Guest Blog by Kiki Hamilton: The Black Hole of Editorial Revisions

February 23rd, 2010 • Kate

black-holeGreetings from the Black Hole of Editorial Revisions!

For the first-time author, the path to publication can feel like you’ve been sucked into a black hole of unknowns after you write the words ‘The End’. You’ve written a novel, now what? There are certain milestones of which most writers are aware as they attempt to get their book prominently positioned on the local bookstore shelves: write your novel, find an agent, sell your book – that part we all know about. But there is a crucial next step that may not be as familiar: Editorial Revisions. *revisions – revisions – yes, that’s an echo you hear….and there’s probably a reason for it….*

Editorial revisions are the step where the editor (who loves your book so much that they’ve paid good green cash for it – never forget this part) goes through the manuscript and provides the author with his or her suggestions, (usually on every page) on how to improve the writing to make the book publishable. Then you rinse and repeat. Several times.

At first glance, when you receive your marked-up manuscript and notice that all available white space on the pages are filled with bubbles of editing comments – it might seem a little daunting. *cough cough* But fear not – the tales of heads exploding from editorial revisions are grossly exaggerated. … I think.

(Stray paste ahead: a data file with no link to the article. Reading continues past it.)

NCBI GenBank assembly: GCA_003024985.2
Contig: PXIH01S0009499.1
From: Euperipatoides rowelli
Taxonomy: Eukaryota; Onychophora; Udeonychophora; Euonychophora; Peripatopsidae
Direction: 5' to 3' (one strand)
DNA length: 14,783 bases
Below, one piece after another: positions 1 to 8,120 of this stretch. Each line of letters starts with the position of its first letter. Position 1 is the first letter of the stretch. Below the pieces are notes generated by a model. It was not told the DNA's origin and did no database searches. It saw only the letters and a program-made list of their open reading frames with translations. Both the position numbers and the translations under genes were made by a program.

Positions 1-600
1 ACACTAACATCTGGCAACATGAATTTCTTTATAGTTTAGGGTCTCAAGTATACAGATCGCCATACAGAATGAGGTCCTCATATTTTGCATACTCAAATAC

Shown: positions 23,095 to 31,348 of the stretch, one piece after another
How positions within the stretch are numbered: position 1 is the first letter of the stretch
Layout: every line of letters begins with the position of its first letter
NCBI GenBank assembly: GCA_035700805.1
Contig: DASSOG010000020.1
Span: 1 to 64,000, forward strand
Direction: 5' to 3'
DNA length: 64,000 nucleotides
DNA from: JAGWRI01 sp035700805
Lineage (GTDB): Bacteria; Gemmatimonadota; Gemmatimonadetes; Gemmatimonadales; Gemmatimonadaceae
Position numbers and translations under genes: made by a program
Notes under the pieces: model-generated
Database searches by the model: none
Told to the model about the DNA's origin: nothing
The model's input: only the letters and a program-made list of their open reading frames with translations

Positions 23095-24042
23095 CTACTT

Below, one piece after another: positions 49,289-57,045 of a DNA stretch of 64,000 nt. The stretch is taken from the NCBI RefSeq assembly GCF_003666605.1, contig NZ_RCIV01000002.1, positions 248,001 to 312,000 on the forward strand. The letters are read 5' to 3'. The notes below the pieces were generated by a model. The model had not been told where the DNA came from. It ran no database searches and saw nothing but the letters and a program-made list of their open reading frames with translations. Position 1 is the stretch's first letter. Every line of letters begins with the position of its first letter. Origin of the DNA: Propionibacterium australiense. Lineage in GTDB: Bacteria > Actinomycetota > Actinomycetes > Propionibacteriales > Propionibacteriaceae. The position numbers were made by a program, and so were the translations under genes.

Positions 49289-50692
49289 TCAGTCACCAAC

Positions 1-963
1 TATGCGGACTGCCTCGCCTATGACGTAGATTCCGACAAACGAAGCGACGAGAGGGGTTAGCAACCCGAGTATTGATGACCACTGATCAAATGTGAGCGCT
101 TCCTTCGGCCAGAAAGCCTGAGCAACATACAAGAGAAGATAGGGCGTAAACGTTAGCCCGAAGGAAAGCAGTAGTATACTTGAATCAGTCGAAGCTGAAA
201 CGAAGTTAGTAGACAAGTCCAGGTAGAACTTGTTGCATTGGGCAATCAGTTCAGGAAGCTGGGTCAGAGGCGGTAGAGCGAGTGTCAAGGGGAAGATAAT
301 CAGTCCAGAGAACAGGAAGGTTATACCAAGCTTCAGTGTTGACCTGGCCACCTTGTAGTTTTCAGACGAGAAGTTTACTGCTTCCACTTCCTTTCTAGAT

But joking aside, I am finding these revisions to be a fantastic learning opportunity. I view them as having a personal master class in writing. A class where you’re the only student, and the teacher is totally focused on giving comments to your work and specifically to the areas on which you need to focus .

I count myself especially lucky because my editor leaves the door open for discussion on any of her suggested changes. And though I’m only about a third of the way through my novel, already we’ve had some fantastic conversations about character motivations, plot development, story arcs and proportion.

What about you? How do you view the revision process? Necessary evil or fascinating insight?

Kiki Hamilton‘s debut novel, The Faerie Ring, will be published by Tor Books in Spring 2011. She is currently working on editorial revisions with her fabulous editor, Susan Chang. Learn more about her and other kt literary clients here.

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12 Responses to “Guest Blog by Kiki Hamilton: The Black Hole of Editorial Revisions”

  1. Carrie Harris Says:

    I've decided to print all my manuscripts with EXTRA white space on the page, so that when editorial comments come in, they don't look that bad. Think it'll work? 🙂